Any escalation, of course, will depend on what the Lebanese decide to do about the rocket fire. And to a lesser extend, how the media chooses to portray the violence.
The UAE is taking a media battering over its decision to ban Israeli tennis player Shahar Peer. And the Dubai tournament at the heart of the matter isn't doing too great, either. First, Tennis Channel pulled the plug on international broadcasts in disgust for Peer's treatment. Then, Wall Street Journal Europe yanked its sponsorship, along with a special tennis-themed advertising section it had planned.
Most interestingly, the WSJ said it was motivated to act because the affair contradicts the paper's editorial policies. "The Wall Street Journal's editorial philosophy is free markets and
free people, and this action runs counter to the Journal's editorial
direction," the paper said in a statement.
In an op-ed in yesterday's paper, the WSJ keep up the pressure, rejecting UAE's claim that security (Peer's, that is) and not politics was the primary motivation for keeping the country Jew-free:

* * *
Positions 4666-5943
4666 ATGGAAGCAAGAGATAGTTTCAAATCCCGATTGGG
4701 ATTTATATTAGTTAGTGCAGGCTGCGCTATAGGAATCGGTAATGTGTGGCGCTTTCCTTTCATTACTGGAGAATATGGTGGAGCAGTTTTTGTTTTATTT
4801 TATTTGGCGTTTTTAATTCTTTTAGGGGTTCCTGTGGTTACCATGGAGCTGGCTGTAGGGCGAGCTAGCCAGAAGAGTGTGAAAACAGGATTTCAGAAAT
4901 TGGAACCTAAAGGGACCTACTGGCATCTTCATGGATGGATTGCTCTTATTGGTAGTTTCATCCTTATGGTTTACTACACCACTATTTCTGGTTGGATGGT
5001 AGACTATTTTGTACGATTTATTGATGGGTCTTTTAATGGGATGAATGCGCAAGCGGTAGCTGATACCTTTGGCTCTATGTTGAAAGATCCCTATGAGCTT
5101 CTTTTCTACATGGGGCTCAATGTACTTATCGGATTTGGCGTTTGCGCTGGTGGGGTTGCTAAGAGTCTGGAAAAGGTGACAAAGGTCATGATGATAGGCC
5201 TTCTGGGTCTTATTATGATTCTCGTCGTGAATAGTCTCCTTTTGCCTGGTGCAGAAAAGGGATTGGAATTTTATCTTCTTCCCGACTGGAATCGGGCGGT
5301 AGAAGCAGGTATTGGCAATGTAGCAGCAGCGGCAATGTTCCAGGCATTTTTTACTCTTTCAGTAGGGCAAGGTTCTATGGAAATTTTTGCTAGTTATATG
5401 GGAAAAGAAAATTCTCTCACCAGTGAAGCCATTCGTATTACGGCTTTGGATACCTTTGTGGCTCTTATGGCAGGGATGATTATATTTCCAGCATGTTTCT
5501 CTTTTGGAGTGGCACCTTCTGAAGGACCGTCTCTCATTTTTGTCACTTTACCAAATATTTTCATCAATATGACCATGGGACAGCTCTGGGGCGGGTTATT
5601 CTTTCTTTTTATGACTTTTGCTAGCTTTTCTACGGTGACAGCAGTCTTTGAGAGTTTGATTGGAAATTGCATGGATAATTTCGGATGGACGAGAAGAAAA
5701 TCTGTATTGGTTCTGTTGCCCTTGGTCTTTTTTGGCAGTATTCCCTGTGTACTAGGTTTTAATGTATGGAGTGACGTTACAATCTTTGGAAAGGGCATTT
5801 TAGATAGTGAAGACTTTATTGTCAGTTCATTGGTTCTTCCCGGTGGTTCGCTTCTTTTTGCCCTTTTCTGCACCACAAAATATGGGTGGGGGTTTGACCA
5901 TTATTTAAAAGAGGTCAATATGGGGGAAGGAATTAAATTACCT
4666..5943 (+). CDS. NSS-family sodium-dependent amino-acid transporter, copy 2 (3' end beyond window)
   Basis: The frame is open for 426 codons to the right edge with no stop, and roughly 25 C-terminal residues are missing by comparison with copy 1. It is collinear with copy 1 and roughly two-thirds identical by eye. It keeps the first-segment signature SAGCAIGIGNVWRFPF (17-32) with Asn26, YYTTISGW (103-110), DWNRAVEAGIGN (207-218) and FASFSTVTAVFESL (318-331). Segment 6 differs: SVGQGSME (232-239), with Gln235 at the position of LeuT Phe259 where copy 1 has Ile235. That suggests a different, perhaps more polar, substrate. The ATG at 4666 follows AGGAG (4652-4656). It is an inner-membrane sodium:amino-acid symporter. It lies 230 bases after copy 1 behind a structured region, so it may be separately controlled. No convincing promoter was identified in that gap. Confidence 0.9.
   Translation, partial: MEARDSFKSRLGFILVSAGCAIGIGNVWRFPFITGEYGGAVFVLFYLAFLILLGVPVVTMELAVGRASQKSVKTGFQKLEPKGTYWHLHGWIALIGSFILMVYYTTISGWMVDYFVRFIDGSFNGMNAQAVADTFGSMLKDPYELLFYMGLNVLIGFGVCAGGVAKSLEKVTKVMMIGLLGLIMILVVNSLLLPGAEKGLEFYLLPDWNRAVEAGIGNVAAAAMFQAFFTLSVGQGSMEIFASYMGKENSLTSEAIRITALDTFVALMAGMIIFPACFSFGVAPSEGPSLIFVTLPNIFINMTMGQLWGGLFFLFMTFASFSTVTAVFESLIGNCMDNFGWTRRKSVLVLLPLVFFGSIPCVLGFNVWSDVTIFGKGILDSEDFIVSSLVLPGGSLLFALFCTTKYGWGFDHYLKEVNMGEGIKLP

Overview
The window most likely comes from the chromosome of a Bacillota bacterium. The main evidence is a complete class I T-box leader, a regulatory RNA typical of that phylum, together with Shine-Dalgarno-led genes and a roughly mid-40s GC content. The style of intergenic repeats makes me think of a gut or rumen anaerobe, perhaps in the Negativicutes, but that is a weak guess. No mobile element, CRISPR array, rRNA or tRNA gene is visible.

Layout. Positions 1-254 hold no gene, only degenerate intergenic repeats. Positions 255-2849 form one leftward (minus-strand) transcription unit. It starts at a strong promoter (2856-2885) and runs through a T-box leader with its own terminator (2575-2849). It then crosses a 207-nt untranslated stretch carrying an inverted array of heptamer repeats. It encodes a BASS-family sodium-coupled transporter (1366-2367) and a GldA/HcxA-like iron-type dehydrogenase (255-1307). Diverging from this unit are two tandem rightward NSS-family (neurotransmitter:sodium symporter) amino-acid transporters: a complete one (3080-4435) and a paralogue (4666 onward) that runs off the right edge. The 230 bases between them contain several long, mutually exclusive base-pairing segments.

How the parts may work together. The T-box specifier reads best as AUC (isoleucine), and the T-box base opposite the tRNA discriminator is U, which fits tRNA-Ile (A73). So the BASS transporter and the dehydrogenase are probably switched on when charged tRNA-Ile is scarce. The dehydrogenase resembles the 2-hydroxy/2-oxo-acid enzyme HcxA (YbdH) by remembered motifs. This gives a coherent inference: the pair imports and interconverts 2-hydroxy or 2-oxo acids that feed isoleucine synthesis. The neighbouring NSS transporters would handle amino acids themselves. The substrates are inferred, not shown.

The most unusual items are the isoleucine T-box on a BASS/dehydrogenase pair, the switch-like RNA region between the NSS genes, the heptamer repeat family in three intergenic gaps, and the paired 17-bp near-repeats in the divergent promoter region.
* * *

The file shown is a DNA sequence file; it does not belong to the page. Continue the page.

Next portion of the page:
Oh, wait: Dubai already forbids Israeli passport holders from
setting foot on its soil. Which gives the lie to the emirate's excuse
for excluding Israel's Shahar Peer, currently ranked 45 in the world,
from competing in next week's Barclay's Dubai Tennis Championships. In
another twist, the tournament's director added that Ms. Peer's
presence on the court might have "antagonized our fans." We used to
feel that way about John McEnroe, but that didn't stop us from watching.
With this kind of high-profile discrimination taking place, one can't help but wonder where the boycott folks have gone. I remember protest movements proclaiming "no one is free unless everyone is free." Unless you hold an Israeli passport, apparently.